Kieren Fallon began yesterday with the apparently good news that an appeal to the Jockey Club had culminated in the easing of his suspension from the Scottish Derby. As a consequence, the champion jockey gets an extra afternoon of activity here this afternoon.
Yet if it transpires to be anything like yesterday, Fallon will wonder if it was worth the legal fees. Everywhere the Irishman went on the opening day of the Glorious meeting he found something humiliating, usually big, brown and horse-shaped. It was as if the conspiracy to stop him winning yet another title had started just here, amid the showers, at the base of Trundle Hill.
Fallon's good fortune appeared to have stretched to the opening race, in which he came in for a chance ride on the favourite, Persian Lightning. Pat Eddery, the booked rider, missed the contest because of "traffic problems". Fallon took over and suffered from a similar eventuality. Persian Lightning may not have collided with all 14 runners in his race, but he had a good go. He finished 10th.
Then it was on to the good racing. The Gordon Stakes is nominally a trial for the St Leger, but, as the mizzle descended, the Group Three contest plummeted into a roughhouse. Fallon, in the Kris Kin colours aboard Hawk Flyer, was almost brought down at the high point of the Downs in a scrummage that also involved the St Leger aspirants High Accolade and Phoenix Reach. Darryll Holland, on the latter, emerged from the intertwining of limbs most successfully.
"It was a rough race," the jockey reported. "A few of us wanted the same position but I got there first. Kieren went on his knees and I was just behind him. I had to snatch up so he's done well to win from there. I was back in a striking position at the top of the hill. He's a true Leger horse."
It was a commendable performance from Phoenix Reach on just the third outing of his career. He is a well-named colt, as his competitive life appeared to have been aborted following a gallops accident as a juvenile.
"He had a very bad split pastern as a two-year-old, a fracture that actually went right up into the fetlock," Andrew Balding, who was recording his first training success at this meeting, said. "He had to have three screws and a pin in his near fore pastern. He was on the verge of not being able to race again. It was a 50-50 chance. It will always be a major worry. Everything from now on is a bonus."
High Accolade, who finished with a flourish to be just a short-head runner-up, came out as the moral winner as he was conceding 5lb. The Leger ante-post favourite may now be afforded another opportunity to show his prowess in the Great Voltigeur. Third-placed Hawk Flyer remains favourite for the Ebor Handicap, also at York.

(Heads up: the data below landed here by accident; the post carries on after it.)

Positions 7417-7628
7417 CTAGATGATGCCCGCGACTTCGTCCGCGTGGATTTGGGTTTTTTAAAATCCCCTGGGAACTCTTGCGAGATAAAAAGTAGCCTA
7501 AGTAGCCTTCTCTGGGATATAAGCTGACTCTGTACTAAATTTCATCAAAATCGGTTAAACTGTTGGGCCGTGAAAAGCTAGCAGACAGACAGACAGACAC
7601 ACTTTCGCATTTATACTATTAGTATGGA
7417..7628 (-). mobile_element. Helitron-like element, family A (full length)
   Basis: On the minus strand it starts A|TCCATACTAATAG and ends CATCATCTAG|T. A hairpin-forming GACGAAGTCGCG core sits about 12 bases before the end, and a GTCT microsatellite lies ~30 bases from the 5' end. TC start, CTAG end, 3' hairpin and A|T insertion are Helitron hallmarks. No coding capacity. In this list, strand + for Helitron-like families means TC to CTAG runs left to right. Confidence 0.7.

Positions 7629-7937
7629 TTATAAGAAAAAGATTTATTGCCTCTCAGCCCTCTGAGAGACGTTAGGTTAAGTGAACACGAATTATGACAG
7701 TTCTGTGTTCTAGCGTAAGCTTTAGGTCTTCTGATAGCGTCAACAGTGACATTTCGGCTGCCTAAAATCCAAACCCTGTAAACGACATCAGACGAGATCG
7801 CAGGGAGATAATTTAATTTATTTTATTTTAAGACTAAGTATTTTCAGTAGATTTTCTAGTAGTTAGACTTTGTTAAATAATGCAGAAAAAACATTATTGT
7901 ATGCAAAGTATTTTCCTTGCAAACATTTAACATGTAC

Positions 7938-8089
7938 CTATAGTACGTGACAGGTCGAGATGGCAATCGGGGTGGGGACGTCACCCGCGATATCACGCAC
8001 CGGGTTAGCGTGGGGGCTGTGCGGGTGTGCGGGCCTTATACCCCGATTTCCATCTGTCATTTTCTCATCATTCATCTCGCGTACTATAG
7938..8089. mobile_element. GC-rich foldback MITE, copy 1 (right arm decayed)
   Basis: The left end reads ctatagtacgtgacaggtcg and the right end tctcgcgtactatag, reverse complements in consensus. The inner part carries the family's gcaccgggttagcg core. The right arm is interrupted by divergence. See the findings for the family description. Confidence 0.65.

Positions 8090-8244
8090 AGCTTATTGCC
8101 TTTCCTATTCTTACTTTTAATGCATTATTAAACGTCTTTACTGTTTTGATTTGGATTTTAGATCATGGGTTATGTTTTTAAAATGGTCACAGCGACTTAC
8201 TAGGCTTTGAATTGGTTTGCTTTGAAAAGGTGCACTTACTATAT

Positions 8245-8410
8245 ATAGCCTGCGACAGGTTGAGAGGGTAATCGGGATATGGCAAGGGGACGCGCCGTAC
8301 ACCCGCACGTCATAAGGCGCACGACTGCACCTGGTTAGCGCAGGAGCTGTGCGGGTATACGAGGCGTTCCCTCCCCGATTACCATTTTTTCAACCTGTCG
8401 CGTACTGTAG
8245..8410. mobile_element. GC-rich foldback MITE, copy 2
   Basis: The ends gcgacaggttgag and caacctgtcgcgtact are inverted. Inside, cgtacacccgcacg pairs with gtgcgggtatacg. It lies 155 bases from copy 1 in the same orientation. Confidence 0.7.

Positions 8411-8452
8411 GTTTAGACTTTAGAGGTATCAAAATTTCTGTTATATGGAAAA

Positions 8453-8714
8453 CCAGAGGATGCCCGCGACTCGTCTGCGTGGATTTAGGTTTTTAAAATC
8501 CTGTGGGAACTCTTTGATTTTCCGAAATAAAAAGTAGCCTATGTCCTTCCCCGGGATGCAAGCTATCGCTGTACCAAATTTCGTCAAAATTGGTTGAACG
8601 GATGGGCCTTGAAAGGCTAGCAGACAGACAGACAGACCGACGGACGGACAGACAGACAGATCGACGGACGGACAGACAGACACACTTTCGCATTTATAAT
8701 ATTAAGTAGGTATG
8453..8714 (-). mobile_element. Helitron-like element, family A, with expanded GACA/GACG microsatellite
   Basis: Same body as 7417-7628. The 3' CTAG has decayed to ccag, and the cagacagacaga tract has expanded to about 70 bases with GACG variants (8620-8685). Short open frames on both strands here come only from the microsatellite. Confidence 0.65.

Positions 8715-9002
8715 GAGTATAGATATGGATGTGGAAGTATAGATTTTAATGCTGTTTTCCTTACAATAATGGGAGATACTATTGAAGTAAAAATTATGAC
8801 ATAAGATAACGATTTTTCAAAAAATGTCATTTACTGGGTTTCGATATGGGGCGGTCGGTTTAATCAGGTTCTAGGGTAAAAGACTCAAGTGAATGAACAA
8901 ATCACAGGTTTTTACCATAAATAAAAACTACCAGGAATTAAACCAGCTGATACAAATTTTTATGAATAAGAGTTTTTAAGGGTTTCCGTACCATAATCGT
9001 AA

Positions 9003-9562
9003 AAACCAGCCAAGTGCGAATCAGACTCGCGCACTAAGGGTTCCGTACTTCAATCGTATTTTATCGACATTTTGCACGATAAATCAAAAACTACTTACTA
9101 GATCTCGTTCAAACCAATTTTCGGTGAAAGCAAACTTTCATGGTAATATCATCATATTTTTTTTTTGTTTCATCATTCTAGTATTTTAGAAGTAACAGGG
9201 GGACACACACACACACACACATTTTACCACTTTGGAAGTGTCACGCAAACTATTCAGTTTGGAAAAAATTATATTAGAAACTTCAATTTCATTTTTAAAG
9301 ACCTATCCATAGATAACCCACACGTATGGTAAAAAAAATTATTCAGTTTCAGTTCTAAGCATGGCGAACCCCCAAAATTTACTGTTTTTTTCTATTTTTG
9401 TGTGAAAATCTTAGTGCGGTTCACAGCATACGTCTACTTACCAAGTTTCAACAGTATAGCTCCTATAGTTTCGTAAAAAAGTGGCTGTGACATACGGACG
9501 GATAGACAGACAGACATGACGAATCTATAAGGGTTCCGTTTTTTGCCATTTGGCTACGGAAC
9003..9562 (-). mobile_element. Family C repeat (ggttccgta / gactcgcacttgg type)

The third act in the Fallon tragedy came in the Lennox Stakes and his partnership with Arakan. Sir Michael Stoute's colt was piloted fruitlessly up the inner rail until it became clear the key had been swallowed. Then came another charge and another materialisation of a moral winner as Arakan was switched round the whole field to the outside. His spurt failed by a head.
Up front, Nayyir held on by a head to record his second successive victory in the Group Two race and arrest another, even more drawn out bad run, one which stretched back 28 days for Gerard Butler's Blewbury stables. "It's been a sticky time, but we've just kept our heads down," the trainer said. "This horse was our flagship last year and, this year, he's our admiral. I knew he would dig us out of the hole."
Nayyir too has endured a troubled past. They almost threw a blanket over him just before Christmas. "This poor guy nearly died on us," Butler said. "He went out to Hong Kong weighing 517 kilos and two days later he was down to 475 kilos. He got very depressed, wouldn't eat or drink and got colitis, which is extreme diarrhoea. Our vets in Newbury had to fly over with plasma for him because they did not have any in Hong Kong. He nearly died."
The faith in Kieren Francis Fallon had almost expired too until the Group Two Richmond Stakes arrived. But there were no tight west Sussex bends with which to contend here and few horses to get in the way of Brian Meehan's Carrizo Creek. He won by just about as easy half a length as possible to reward another man who has been on his knees in the desert. "This is a very, very good horse," Meehan, who was enjoying his first success for over three weeks, said.
"Without sounding overconfident, he toyed with his rivals today. He's in the Gimcrack, but we'll play it by ear and the Middle Park sounds the ideal plan. He's got lots of talent and would be my best juvenile at the moment."Reuse content